Our practice is to drop all ideas and notions of being enlightened and to simply acknowledge that we are deluded.  We are just simply ourselves, without a trace of being spiritual or enlightened.  This integrating process goes on endlessly as we move forward as free-functioning human beings.

The Zen practice we inherited comes from an Eastern male monastic model where men and women, monk and lay were separated.  The training was designed for young men without family, occupation or financial responsibilities, devoted to monastic practice, sitting hours and days in cross-legged lotus posture.  NonZen is a practice for all: men and women, monk and lay, young and old, professionals and non-professionals.  It embraces rather than excludes.  For us men and women in the modern world, who for the most part do not live in monasteries but in relationships, with jobs and a lay life, even some of us who are priests and monks, it is essential that we embody vulnerability and the relational self.  It is no fun for the people in our lives to try to relate to someone who only embodies Zen and the non-relational. 

Zen has always recognized that the most difficult and final challenge is our attachment to the Buddha Dharma.  To be truly free and happy we must eventually leave behind the raft of Buddha Dharma which brought us to the ‘other shore.’  Our practice is to totally embody the Buddha Dharma and yet be completely free from it at the same time.

For many of us who have been practicing Zen a long time, our identification with being Zen is so strong that the very thought of being not-Zen is unthinkable and brings up a great deal of fear and resistance.  Identification with Zen is very empowering.  However, we can easily become rigidly attached to particular practices or views because that was the way we were taught.  For some of us that includes the sentiment we often heard expressed by our teachers, and I myself repeated many times, ‘Zen is not about being happy!’  NonZen is about cultivating the flexibility and creativity necessary to discover what we have been searching for from the very beginning of our training: truth, freedom, peace and, yes, happiness.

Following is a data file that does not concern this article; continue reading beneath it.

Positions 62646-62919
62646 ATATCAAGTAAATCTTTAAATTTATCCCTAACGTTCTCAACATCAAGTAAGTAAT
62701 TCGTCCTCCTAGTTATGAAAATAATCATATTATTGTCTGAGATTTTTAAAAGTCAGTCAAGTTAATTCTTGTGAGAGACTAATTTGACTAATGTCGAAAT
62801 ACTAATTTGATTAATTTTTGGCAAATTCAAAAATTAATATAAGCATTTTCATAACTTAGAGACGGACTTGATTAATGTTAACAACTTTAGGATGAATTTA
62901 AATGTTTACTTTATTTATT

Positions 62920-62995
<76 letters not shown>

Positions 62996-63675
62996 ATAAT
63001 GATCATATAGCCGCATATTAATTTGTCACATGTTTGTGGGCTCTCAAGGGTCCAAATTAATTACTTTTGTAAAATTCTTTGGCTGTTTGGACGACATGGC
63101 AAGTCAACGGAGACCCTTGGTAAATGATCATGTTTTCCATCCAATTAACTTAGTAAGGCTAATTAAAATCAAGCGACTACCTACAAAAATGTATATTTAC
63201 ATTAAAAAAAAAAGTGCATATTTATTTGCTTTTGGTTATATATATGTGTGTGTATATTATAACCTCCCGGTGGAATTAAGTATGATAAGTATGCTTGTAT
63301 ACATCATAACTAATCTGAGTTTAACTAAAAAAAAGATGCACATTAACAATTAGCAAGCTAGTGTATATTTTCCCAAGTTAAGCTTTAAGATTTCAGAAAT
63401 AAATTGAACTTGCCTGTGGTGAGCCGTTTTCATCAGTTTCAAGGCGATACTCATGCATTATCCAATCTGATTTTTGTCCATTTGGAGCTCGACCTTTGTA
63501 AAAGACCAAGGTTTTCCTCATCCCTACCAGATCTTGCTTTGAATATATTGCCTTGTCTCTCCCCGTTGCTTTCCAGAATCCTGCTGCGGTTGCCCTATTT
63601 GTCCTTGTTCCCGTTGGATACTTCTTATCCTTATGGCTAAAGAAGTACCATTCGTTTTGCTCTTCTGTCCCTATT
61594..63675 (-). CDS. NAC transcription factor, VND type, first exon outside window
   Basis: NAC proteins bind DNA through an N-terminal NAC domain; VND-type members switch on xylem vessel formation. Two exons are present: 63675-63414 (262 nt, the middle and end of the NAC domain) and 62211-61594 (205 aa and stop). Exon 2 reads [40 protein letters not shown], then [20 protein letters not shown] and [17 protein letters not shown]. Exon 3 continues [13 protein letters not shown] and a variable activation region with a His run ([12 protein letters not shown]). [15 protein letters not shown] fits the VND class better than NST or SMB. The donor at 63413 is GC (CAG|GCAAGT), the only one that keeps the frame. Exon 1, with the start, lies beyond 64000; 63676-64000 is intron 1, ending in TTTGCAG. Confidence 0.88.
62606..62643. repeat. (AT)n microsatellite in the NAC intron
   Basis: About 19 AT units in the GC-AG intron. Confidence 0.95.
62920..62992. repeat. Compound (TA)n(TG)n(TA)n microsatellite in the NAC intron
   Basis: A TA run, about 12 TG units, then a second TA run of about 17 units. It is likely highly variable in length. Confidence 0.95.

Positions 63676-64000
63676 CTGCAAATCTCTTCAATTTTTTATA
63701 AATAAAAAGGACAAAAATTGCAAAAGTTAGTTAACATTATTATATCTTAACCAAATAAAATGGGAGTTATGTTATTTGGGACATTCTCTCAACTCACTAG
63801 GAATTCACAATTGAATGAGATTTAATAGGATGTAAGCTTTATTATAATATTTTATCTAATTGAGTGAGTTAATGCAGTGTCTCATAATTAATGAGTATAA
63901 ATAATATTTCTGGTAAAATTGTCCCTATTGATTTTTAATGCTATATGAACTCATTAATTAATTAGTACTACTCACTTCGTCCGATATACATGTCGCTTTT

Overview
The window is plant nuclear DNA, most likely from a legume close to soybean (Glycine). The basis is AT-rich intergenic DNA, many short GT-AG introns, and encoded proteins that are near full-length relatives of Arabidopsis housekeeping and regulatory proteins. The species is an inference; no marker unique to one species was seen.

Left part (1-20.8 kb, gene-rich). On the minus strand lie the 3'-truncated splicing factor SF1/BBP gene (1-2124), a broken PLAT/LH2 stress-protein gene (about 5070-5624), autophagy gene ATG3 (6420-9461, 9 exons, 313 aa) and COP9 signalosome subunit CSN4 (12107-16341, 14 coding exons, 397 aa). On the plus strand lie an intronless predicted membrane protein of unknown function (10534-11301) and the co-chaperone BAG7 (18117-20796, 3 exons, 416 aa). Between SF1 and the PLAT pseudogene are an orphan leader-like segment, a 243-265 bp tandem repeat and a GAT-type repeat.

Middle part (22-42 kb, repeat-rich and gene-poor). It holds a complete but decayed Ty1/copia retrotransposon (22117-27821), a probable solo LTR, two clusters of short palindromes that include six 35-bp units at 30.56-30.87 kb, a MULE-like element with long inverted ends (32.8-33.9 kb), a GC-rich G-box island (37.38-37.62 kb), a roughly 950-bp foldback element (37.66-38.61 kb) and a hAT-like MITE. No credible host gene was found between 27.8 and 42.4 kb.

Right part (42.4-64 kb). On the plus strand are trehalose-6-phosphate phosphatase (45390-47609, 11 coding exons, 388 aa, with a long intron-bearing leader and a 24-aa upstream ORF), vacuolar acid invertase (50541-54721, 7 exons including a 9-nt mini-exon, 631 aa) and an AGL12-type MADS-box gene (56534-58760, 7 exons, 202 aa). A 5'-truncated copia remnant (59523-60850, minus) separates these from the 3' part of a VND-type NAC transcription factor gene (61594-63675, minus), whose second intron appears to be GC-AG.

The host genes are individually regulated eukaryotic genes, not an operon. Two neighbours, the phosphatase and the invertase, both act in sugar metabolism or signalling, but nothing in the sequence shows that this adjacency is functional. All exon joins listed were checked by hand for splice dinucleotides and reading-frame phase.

NonZen is continuous and endless practice of Zen and beyond.  Coming from the Apex, embodying as many aspects of the self and their opposites as possible, is the Way of freedom and happiness.  GATE GATE PARA GATE PARASAMGATE BODHI SVAHA!  Gone, gone, gone beyond, utterly gone beyond awakening, YIPPEE!


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El Buda histórico claramente vio que todo cambia y que nuestra ignorancia, que es la causa principal de nuestra insatisfacción, sufrimiento e infelicidad, surge de nuestra falta de voluntad de aceptar el hecho de que todo lo que incluye al yo es impermanente. También previó unos veinticinco siglos después de su muerte -el tiempo en que estamos ahora- la gente ya no tendría la capacidad de recibir sus enseñanzas. Muchos budistas se resisten naturalmente a aceptar también este cambio.

Frente a la contradicción entre la inevitabilidad del cambio y nuestra resistencia a él siempre ha estado en el corazón de la práctica zen. Muchas de nuestras historias se centran en este mismo punto: liberarnos del apego a la forma, a las creencias, y a los conceptos e ideas. El “inmenso vacío, no santidad” de Bodhidharma, que todo es vacío de sustancia y transitorio en su naturaleza y nada está exento de esta verdad; Dogen Zenji “deja caer el cuerpo-mente”, dejando ir el apego de la mente-cuerpo – tales enseñanzas están destinadas a liberarnos de los vínculos que creamos para nosotros mismos siendo el alma de nuestra tradición.